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Tropentag, September 14 - 16, 2022, Prague

"Can agroecological farming feed the world? Farmers' and academia's views."


Stochastic impact evaluation of a road water harvesting intervention in northern Ethiopia

Negusse Yigzaw1, Cory Whitney2, Chris-Ackello Ogutu1, John Mburu1, Eike Luedeling2

1WeForest, Ethiopia
2University of Bonn, Inst. Crop Sci. and Res. Conserv. (INRES), Germany


Abstract


For efficient resource allocation and optimised returns from development interventions, decisions should be made based on detailed ex-ante evaluation. However, due to measurement difficulties, and a lack of appropriate tools to integrate the available uncertain information, such evaluation has often remained inadequate. Stochastic Impact Evaluation (SIE) presents a novel approach for evaluating complex development projects in the face of system complexity, uncertainty and variability. We used SIE to evaluate the viability of road-water harvesting interventions in the Tigray region of Ethiopia. After eliciting expert knowledge about the planned intervention, we generated a causal impact pathway model and collected estimates for all parameters. We used SIE tools, including Monte Carlo simulation, Partial Least Squares regression and Value of Information Analysis, to forecast project outcomes, identify sensitive parameters and detect critical knowledge gaps in decision-making. The experts identified percolation ponds, farm ponds, and check dams as suitable strategies for harvesting road-water. Model results indicated that the communities in the vicinity of the road are likely to benefit from road-water harvesting structures, while such measures are costly for the implementer. Harvesting flood water using percolation structures was found likely to generate positive impact with a value ranging between $18,000 and $120,000 per structure, while the overall benefits appeared negative for check dams. Harvesting road-water using farm ponds could generate positive impacts, but viability remains uncertain because of several knowledge gaps that should be narrowed by measurements before an investment decision is taken. This case study confirms the feasibility of using the SIE approach for analysing decisions on complex systems under uncertainty, suggesting broad applicability to similarly complex decisions.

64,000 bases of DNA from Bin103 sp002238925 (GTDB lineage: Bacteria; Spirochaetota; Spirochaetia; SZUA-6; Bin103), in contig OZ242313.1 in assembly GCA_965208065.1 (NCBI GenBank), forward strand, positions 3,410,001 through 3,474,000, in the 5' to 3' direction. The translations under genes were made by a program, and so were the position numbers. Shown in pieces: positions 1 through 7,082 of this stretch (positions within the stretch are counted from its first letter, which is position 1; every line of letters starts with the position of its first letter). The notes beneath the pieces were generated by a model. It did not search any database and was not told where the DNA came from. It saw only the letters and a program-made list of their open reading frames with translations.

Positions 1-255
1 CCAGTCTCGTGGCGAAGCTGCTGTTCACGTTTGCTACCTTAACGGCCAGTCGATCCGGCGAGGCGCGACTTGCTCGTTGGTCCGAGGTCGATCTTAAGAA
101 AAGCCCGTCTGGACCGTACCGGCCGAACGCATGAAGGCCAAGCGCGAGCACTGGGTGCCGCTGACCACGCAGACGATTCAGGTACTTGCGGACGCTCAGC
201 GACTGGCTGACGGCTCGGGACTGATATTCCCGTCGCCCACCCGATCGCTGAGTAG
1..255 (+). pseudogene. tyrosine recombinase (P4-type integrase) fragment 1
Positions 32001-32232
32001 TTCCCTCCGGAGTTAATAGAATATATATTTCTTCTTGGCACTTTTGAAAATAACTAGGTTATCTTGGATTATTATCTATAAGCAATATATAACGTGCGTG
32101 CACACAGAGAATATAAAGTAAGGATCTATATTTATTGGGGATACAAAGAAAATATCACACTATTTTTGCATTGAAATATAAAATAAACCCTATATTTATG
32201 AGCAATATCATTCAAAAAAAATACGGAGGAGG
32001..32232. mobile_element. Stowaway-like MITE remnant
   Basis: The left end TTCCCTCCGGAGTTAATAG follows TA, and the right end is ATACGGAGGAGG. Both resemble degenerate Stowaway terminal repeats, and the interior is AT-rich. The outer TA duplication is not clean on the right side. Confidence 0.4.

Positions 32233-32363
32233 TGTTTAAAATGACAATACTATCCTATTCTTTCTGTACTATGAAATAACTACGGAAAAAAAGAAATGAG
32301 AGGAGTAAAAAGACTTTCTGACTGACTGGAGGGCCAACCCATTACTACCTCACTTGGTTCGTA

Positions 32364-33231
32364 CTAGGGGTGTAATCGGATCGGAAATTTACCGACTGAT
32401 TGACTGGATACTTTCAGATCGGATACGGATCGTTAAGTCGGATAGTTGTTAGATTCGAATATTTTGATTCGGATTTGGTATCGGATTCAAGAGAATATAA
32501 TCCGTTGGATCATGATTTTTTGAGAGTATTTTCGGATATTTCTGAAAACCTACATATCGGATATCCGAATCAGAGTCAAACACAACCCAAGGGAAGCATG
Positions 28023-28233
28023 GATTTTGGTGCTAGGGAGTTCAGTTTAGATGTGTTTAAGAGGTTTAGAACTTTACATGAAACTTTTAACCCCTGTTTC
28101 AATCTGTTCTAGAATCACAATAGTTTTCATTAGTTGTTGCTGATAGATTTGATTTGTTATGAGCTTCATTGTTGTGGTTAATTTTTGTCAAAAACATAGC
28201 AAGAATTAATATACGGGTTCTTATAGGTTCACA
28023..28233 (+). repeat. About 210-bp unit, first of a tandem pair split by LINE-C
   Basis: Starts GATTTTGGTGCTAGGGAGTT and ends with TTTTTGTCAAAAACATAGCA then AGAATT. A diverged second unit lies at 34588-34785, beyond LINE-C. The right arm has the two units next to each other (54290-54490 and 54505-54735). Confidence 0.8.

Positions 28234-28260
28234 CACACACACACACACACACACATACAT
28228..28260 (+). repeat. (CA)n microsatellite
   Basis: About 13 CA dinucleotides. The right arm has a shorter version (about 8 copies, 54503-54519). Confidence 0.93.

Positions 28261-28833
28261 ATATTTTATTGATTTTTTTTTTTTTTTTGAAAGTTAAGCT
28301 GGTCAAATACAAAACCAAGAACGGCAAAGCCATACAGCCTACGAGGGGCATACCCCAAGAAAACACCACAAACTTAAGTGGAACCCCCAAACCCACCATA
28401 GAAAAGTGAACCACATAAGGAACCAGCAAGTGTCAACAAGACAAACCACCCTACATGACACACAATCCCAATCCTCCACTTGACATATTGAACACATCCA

Keywords: Climate smart road, check dam, farm pond, feasibility, percolation pond, simulation


Contact Address: Negusse Yigzaw, WeForest, Tigray Region office, Mekelle, Ethiopia, e-mail: negusseyigzaw@gmail.com


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